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Which methods are usually employed for purifying the following metals: (i) Nickel (ii) Germanium

Which methods are usually employed for purifying the following metals:
(i) Nickel
(ii) Germanium

Grade:

2 Answers

Sunil Kumar FP
askIITians Faculty 183 Points
7 years ago
1. Nickel
Purification of nickel oxides to obtain the purest metal is performed via the Mond process, which increases the nickel concentrate to greater than 99.99% purity. This process was patented by L. Mond and has been in industrial use since before the beginning of the 20th century. In the process, nickel is reacted with carbon monoxide at around 40–80 °C to form nickel carbonyl in the presence of a sulfur catalyst. Iron gives iron pentacarbonyl too, but this reaction is slow. If necessary, it may be separated by distillation. Dicobalt octacarbonyl is also formed in this process, but it decomposes to tetracobalt dodecacarbonyl at the reaction temperature to give a non-volatile solid.
Nickel is re-obtained from the nickel carbonyl by one of two processes. It may be passed through a large chamber at high temperatures in which tens of thousands of nickel spheres, called pellets, are constantly stirred. It then decomposes depositing pure nickel onto the nickel spheres. Alternatively, the nickel carbonyl may be decomposed in a smaller chamber at 230 °C to create fine nickel powder. The resultant carbon monoxide is re-circulated and reused through the process. The highly pure nickel produced by this process is known as "carbonyl nickel".

2. Germanium
Ores are treated with strong HCl and the GeCl4 repeatedly distilled to purify. It is then hydrolysed to GeO2 which is reduced by hydrogen to powdered Ge which is then melted at 1100C and cast into ingots.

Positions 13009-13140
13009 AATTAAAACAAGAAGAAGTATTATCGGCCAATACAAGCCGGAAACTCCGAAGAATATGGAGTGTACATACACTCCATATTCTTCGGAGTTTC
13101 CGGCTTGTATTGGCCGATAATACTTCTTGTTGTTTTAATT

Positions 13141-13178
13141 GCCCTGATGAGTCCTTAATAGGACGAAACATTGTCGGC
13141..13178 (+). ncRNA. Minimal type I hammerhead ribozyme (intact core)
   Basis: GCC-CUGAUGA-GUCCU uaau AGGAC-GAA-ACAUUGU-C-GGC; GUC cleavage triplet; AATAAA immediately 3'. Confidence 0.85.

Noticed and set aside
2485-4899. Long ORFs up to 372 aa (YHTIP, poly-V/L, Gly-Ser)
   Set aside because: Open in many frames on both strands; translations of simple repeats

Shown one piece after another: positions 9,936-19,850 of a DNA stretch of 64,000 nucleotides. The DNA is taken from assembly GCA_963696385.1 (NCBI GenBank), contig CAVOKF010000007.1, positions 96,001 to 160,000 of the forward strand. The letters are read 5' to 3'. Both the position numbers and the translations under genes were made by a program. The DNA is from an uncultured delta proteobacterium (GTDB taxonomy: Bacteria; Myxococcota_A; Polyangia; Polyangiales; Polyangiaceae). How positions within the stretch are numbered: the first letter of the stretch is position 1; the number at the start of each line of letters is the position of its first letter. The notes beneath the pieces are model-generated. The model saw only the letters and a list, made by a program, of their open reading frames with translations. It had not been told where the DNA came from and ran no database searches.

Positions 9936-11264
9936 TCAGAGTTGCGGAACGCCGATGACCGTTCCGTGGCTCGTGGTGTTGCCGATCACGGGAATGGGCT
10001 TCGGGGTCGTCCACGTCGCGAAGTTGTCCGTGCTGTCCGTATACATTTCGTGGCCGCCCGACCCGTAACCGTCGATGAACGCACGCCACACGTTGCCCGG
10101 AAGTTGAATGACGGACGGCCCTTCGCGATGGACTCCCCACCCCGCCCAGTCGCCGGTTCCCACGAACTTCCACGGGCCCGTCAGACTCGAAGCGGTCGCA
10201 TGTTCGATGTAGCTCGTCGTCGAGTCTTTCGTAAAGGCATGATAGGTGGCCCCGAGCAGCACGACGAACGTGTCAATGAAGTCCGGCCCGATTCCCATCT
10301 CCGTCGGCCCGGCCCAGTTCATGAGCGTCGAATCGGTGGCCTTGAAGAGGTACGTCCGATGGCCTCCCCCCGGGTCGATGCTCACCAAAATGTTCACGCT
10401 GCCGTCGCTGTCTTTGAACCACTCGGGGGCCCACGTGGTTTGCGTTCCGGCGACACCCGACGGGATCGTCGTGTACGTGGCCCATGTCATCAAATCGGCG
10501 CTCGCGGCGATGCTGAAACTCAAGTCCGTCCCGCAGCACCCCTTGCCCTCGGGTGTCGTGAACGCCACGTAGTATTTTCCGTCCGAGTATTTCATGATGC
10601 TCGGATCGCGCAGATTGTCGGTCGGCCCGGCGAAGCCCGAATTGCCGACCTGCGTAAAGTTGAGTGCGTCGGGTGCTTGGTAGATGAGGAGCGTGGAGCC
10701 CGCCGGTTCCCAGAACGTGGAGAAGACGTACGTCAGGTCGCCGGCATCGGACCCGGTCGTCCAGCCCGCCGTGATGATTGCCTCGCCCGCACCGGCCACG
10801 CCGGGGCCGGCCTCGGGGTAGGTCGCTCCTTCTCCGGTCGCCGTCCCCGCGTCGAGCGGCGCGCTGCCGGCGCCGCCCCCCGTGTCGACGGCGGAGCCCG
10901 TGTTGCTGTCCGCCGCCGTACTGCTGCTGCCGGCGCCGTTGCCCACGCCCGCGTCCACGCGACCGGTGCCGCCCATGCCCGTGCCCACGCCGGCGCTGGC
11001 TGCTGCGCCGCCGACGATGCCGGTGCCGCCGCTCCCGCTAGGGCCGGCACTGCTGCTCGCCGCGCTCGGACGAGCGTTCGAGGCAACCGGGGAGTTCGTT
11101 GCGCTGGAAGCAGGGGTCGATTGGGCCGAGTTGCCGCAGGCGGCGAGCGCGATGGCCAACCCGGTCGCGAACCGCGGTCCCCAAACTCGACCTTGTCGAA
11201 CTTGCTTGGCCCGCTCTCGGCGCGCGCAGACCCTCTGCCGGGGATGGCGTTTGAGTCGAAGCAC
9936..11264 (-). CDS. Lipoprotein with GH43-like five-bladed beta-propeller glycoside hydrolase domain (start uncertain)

Gaurav
askIITians Faculty 164 Points
7 years ago
Refinind of Ni by Mond’d Process
This process has three steps:


1. Nickel oxide is reacted with Syngas at 200C to remove oxygen, leaving impure nickel. Impurities include iron and cobalt.NiO (s) + H2(g) → Ni (s) + H2O (g)
2. The impure nickel is reacted with excess carbon monoxide at 5060C to form the gas nickel carbonyl, leaving the impurities as solids.Ni (s) + 4 CO (g) → Ni(CO)4(g)3. The mixture of excess carbon monoxide and nickel carbonyl is heated to 220250C. On heating, nickel tetracarbonyl decomposes to give nickel:Ni(CO)4(g) → Ni (s) + 4 CO (g)


Refining of Germanium is done by zone refining
Meals of very high purity can be obtained by this method by removing an impurity, which shows difference in solubility of the liquid and solid states of the metal. A circular heater is fitted around a rod of impure metal and is slowly moved down the rod. At the heated zone, the rod metls and as the heater passes on, pure metal crystallizes while impurities pass into the adjacent molten part. In this way, the impurities are swept over one end of the rod, which is finally discarded. The heater may have to be moved from one end to the other more than once. Ge, Si and ga used as semiconductors are refined in this manner; gallium-arsenide and indium-antimonide are also zone refined

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